Northeast Community College’s Associate program in Electrical Construction and Control is based at their campus in the town of Norfolk. The college has in the region of 5,051 students in total, with the majority of students on 2-year programs. The college is accredited by the North Central Association of Colleges and Schools, The Higher Learning Commission. Fees for tuition for in-state students are in the order of $3,405 and for students from outside the state likely to be about $4,545 yearly. Learning materials may cost about $1,535, although this will vary with the program.
30 & Fort Street, Omaha, Nebraska 68111-1610
Electrical Mechanical Systems – Certificate Program, Industrial Electrical – Associate Program
Metropolitan Community College Area offers various Certificate program options for future professionals, a Certificate program and an Associate program. All programs are taught at their campus in the city of Omaha. This public college has in the region of 14,812 students in total, with the majority of students on 2-year programs. The college is institutionally accredited by the North Central Association of Colleges and Schools, The Higher Learning Commission. Fees for tuition for in-state students are in the order of $2,970 and for students from outside the state likely to be about $4,568 yearly. Learning materials may cost about $1,350, although this will vary with the program.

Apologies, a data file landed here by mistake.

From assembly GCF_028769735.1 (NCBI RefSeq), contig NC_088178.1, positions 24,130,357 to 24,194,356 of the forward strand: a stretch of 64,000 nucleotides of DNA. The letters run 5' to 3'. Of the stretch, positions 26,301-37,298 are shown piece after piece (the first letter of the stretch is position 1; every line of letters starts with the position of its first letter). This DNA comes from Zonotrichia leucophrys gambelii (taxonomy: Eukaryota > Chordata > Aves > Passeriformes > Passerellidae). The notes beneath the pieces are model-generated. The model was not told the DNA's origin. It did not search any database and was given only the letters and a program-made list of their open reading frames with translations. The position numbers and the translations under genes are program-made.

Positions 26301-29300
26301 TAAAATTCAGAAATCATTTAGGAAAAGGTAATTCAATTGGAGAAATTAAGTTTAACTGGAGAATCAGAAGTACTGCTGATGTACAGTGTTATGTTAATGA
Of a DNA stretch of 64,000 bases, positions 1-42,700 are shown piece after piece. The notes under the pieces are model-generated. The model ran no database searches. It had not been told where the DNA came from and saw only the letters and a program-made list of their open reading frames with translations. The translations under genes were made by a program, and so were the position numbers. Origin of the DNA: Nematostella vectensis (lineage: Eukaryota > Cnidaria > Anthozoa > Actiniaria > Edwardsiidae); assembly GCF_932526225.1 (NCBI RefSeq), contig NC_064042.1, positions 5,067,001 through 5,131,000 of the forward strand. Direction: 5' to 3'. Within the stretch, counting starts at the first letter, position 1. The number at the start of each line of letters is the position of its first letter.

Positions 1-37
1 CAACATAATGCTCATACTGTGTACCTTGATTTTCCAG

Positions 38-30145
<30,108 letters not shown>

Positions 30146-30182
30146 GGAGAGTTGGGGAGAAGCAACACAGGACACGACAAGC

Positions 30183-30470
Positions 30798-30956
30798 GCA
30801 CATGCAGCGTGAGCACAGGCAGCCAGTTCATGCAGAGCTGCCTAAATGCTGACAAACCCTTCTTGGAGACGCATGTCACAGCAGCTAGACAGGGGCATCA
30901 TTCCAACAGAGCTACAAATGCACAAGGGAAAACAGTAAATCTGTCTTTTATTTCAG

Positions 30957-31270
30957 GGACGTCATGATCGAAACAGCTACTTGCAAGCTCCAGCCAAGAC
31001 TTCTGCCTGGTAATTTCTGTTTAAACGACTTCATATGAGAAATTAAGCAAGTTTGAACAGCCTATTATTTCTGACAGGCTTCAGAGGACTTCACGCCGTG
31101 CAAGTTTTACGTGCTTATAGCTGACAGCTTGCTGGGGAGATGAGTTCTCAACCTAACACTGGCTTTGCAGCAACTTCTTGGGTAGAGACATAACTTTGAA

Mid-Plains Community College offers multiple training options, including a Certificate program and an Associate program. All programs are imparted at their campus in the town of North Platte, NE. The majority of of the school’s 2,235 students are on 2-year programs. The college is institutionally accredited by the North Central Association of Colleges and Schools, The Higher Learning Commission. The cost of tuition for students living in the state is about $3,120 and for students from other states around $3,930 for each academic year. Study materials can cost roughly $1,600, depending on the program chosen.
* College accredition status and tuition fees and are, to our best knowledge, correct at the time of writing, and sourced from the National Center for Education Statistics (http://nces.ed.gov/). Check all details directly with college before applying.